Monday, February 06, 2006

Remembering: Fact or Fiction?

Over the last few days at work, a few of us have been discussing the whole brouhaha over Oprah, James Frey, and truth in memoir-writing.

Background: Frey's book, A Million Little Pieces, was picked by Oprah for her book club. Now, Oprah has the Midas touch in the publishing world -- the minute she picks your book, you're just along for the oh-so-fast ride to the top of the bestsellers' list (which gives me some sympathy for Frey). And when it came out that Frey had modified certain elements of his memoir, Oprah stood by him . . . that is, until the "scandal" refused to go away. Oprah summoned Frey to her show to account for his wrongdoing and gave him a nationally televised spanking.

But my coworkers and I aren't sure whom to side with -- the journalistic-leaning Winfrey and the "truth of hard facts"? Or the right of an author to produce a creative art form based on life experiences? And though we don't necessarily have a vested interest in the particular case of James Frey, we're tending to lean toward the side of the-memoir-as-art-form.

In yesterday's Book World section of the Washington Post, Nancy Milford offers an article entitled "The False Memoir," which I encourage you to read if this topic interests you. I suppose the whole controversy is over how a memoir ought to be classed. Is it more like fiction? There's always been a small (and at other times, not so small) group of people who disapprove of or dislike fiction, or who feel that somehow it's less than authentic because it's "not real." Or is a memoir more like non-fiction? And within the realm of non-fiction, how much right does an author have to "recreate" his experiences? And can he recreate them and still present truth? While truth certainly contains the aspect of cold, hard facts, truth also has a "non-fact" element to it. Truth is not always tangible, and just because we alter some of the facts, have we destroyed truth? And is a memoir bound to be pure fact?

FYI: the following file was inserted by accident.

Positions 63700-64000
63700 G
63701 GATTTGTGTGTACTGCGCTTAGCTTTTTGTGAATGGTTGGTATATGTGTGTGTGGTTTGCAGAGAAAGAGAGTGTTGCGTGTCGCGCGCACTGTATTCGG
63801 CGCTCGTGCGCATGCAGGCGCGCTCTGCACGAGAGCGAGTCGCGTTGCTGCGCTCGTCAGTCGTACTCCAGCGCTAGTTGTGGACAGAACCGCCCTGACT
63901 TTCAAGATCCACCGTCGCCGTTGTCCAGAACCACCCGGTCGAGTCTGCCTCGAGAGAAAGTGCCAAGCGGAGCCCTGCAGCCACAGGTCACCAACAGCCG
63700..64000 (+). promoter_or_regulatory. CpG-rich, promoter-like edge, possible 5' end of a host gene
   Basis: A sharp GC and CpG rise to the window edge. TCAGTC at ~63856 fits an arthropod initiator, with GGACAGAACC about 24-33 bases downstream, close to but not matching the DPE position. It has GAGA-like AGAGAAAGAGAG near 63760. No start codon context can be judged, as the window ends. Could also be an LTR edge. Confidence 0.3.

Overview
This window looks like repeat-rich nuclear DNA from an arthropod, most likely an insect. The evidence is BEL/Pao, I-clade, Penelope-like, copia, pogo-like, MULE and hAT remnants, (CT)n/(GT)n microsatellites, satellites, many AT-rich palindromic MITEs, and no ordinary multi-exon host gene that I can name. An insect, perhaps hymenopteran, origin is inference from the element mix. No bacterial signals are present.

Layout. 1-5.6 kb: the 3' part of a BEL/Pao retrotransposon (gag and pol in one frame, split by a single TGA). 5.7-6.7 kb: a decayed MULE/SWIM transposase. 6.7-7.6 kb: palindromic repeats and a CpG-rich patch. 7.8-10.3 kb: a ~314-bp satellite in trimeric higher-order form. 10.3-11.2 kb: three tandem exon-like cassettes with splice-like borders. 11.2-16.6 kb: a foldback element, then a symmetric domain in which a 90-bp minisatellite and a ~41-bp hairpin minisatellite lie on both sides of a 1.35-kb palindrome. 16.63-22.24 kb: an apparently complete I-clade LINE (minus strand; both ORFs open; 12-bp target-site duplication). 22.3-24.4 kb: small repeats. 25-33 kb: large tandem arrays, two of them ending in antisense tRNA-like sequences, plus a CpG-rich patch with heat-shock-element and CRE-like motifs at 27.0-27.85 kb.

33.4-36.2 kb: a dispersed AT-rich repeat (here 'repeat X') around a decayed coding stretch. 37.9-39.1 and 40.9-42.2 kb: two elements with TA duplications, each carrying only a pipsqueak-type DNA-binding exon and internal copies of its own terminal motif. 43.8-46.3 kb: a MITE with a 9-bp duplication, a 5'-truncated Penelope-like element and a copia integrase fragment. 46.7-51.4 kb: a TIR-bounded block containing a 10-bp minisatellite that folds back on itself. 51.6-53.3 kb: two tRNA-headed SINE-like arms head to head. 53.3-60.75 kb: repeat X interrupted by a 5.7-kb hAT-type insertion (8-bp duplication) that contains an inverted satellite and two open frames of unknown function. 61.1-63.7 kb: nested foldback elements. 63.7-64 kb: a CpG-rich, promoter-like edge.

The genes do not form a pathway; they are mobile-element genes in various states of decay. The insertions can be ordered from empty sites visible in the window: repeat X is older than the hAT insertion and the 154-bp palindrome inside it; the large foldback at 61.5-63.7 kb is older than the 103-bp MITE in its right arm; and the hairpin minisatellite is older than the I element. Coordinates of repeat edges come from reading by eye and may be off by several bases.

Almost from the beginnings of prose writing in English, but surely since the 18th century, there's been an uneasiness about the conflict between the true story, based on verifiable facts, carefully ordered, in which you could believe and therefore trust, and one that was made-up, invented, a pack of lies and therefore untrustworthy -- a fiction. . . . In autobiography and memoir, fiction and essays, writers have often altered their pasts to suit their own purposes. They don't simply cloak and encode the details of their lives -- they invent, falsify and fictionalize the "facts" of their lives in what is, I believe, a life-saving prose strategy.

~ Nancy Milford, "The False Memoir"


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